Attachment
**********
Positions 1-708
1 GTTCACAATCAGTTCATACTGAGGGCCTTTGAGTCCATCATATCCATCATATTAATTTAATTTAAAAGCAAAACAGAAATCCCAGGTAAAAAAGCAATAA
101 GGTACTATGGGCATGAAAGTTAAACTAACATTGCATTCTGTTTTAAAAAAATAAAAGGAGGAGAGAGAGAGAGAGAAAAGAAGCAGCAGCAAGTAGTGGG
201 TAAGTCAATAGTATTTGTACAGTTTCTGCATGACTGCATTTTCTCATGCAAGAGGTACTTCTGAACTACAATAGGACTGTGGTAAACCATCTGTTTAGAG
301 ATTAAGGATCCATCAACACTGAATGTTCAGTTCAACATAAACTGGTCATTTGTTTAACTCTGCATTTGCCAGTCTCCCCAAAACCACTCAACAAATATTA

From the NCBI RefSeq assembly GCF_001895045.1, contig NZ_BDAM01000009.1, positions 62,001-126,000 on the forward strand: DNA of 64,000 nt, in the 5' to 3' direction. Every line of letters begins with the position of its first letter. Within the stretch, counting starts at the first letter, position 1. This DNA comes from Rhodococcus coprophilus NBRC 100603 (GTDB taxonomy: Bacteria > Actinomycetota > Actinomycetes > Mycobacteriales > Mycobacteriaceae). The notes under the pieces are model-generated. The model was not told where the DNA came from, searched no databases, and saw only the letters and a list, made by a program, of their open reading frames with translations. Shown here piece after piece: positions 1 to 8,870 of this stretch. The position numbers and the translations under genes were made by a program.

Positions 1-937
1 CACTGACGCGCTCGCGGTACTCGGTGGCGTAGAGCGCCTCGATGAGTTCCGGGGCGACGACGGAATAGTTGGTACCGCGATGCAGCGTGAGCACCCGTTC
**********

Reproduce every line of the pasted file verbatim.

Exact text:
Positions 1-708
1 GTTCACAATCAGTTCATACTGAGGGCCTTTGAGTCCATCATATCCATCATATTAATTTAATTTAAAAGCAAAACAGAAATCCCAGGTAAAAAAGCAATAA
101 GGTACTATGGGCATGAAAGTTAAACTAACATTGCATTCTGTTTTAAAAAAATAAAAGGAGGAGAGAGAGAGAGAGAAAAGAAGCAGCAGCAAGTAGTGGG
201 TAAGTCAATAGTATTTGTACAGTTTCTGCATGACTGCATTTTCTCATGCAAGAGGTACTTCTGAACTACAATAGGACTGTGGTAAACCATCTGTTTAGAG
301 ATTAAGGATCCATCAACACTGAATGTTCAGTTCAACATAAACTGGTCATTTGTTTAACTCTGCATTTGCCAGTCTCCCCAAAACCACTCAACAAATATTA

From the NCBI RefSeq assembly GCF_001895045.1, contig NZ_BDAM01000009.1, positions 62,001-126,000 on the forward strand: DNA of 64,000 nt, in the 5' to 3' direction. Every line of letters begins with the position of its first letter. Within the stretch, counting starts at the first letter, position 1. This DNA comes from Rhodococcus coprophilus NBRC 100603 (GTDB taxonomy: Bacteria > Actinomycetota > Actinomycetes > Mycobacteriales > Mycobacteriaceae). The notes under the pieces are model-generated. The model was not told where the DNA came from, searched no databases, and saw only the letters and a list, made by a program, of their open reading frames with translations. Shown here piece after piece: positions 1 to 8,870 of this stretch. The position numbers and the translations under genes were made by a program.

Positions 1-937
1 CACTGACGCGCTCGCGGTACTCGGTGGCGTAGAGCGCCTCGATGAGTTCCGGGGCGACGACGGAATAGTTGGTACCGCGATGCAGCGTGAGCACCCGTTC